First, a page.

Diagnosis: Anterior Ankle Impingement

 In Prolonging Health

Ankle Impingement


Anterior ankle impingement is a condition which often presents after a major ankle injury. It is characterised by pain and stiffness in the front of the ankle. People with anterior ankle impingement may also feel as if their ankle is unstable. Impingement reduces the range of motion of the ankle joint, so activities that require the ankle to move through a large range will cause the most discomfort, examples are: Stair climbing, walking up hills and squatting (Vogrin & Kuhta, 2012).

Anterior ankle impingement is a condition which often presents after a major ankle injury. #performbetter @pogophysio Click To Tweet


Anterior ankle impingement is diagnosed using the patient’s history, a physical examination and often an X-ray or MRI. Key things that the therapist is looking for in the history is a previous (not necessarily recent) severe injury or fracture of the ankle or any patient activities that may have caused repetitive strain on the bones of the front of the ankle. In the physical exam the ankle will have a reduced range of motion compared to the un-injured ankle. The therapist may use a knee to wall test to measure the extent of the motion loss. Finally, radiography is used to diagnose this condition, however radiography is most useful to determine what kind of treatment will be best (Vogrin & Kuhta, 2012).


The most common cause of anterior ankle impingement is osteophyte formation at the front of the ankle. Osteophytes, commonly called “bone spurs” are bony projections that grow about cartilage due to trauma. These bone spurs block and hinder normal movement. The impingement can also be caused by soft tissue structures blocking the movement or a tight capsule hindering the ankle motion.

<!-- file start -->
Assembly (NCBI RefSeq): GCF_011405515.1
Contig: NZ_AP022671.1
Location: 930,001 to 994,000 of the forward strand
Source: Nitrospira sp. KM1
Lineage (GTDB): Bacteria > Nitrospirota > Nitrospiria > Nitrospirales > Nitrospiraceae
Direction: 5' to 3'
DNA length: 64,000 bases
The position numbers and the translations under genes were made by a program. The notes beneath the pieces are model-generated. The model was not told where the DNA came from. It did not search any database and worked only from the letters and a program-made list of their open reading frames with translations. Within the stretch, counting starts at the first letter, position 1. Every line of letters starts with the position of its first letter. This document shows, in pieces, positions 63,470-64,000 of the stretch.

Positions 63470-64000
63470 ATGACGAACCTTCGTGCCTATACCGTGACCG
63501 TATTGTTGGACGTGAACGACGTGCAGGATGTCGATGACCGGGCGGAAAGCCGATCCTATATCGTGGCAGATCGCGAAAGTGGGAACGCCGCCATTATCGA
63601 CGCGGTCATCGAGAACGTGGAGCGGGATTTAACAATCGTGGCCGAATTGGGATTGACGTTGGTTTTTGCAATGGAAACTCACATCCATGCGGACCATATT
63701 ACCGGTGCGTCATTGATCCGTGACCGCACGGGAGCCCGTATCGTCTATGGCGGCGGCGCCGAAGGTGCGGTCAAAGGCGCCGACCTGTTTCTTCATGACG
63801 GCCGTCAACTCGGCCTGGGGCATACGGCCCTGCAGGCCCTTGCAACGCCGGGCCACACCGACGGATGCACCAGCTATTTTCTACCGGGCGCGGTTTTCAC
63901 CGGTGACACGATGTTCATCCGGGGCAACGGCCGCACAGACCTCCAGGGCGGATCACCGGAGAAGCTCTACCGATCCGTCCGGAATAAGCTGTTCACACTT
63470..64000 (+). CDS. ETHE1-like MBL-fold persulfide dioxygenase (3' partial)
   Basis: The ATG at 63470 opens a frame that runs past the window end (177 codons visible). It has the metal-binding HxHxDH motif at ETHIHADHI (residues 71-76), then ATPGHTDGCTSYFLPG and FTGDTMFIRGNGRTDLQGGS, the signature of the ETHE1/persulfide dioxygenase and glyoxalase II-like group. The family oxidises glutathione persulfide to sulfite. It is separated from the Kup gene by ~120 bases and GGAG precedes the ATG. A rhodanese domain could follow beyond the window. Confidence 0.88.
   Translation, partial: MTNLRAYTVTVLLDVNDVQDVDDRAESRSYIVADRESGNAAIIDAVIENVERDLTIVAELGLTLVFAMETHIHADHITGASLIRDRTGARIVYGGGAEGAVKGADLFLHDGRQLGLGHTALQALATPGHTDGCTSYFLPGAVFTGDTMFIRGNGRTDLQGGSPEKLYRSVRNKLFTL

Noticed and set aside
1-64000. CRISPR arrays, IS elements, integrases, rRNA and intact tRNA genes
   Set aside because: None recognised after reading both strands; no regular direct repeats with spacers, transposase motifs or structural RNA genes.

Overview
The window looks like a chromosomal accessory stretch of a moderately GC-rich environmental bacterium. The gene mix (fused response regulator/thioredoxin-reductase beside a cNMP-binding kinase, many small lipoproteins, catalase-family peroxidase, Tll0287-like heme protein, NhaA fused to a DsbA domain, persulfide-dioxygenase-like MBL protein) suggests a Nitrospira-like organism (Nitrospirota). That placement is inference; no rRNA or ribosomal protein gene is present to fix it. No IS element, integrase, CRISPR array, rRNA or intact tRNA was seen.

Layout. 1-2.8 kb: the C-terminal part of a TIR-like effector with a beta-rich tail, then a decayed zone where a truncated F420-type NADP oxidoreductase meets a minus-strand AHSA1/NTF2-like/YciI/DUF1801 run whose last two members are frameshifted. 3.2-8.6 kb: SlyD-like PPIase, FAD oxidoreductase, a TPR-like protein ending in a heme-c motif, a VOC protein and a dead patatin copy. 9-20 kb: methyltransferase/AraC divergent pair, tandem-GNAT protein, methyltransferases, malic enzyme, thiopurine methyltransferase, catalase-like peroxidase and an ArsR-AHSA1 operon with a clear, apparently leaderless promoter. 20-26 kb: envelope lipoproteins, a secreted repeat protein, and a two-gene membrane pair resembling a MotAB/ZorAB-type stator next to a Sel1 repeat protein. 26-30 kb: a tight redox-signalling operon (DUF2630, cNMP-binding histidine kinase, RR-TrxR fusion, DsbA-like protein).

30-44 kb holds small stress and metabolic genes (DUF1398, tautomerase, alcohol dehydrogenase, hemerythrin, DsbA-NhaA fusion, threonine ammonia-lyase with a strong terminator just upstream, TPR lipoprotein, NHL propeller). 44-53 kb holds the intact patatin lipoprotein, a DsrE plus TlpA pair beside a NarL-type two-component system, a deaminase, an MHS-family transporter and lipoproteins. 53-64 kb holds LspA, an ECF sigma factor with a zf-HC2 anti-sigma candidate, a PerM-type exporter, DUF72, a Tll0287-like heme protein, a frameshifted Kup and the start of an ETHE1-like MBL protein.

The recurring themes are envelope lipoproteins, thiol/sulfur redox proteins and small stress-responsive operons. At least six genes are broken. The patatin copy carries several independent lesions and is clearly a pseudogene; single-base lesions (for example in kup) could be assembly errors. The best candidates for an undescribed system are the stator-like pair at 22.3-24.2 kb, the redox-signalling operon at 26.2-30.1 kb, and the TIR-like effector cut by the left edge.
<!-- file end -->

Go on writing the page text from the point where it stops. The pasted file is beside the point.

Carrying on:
Conservative treatment is best in patients with a milder impingement. Initial treatment will involve massage and electrotherapy to reduce swelling, pain and apprehension to the movement of the ankle. The physiotherapist will then apply manual therapy techniques aiming to glide the surfaces of the ankle joint into restriction and loosen up the structures. Home manual therapy and a stretching regime is provided to the patient. After the initial stages of treatment, when the ankle has loosened up, strengthening and balance exercises are performed and manual therapy will continue. In cases where the impingement is not relieved after conservative management, surgery may help. Surgery of an ankle impingement involves an arthroscope to remove the osteophytes or other structures that are blocking the ankle, physiotherapy is commenced post-surgery (Talusan, Toy, Perez, Milewski, & Reach, 2014).

Daniel O’Connor
Student Physiotherapist


Talusan, P., Toy, J., Perez, J., Milewski, M., & Reach, J. (2014). Anterior Ankle Impingement. Journal Of The American Academy Of Orthopaedic Surgeons, 22(5), 333-339.

Vogrin, M. & Kuhta, M. (2012). Sports Injuries: Prevention, Diagnosis, Treatment and Rehabilitation (pp. 635-638). London: Springer.

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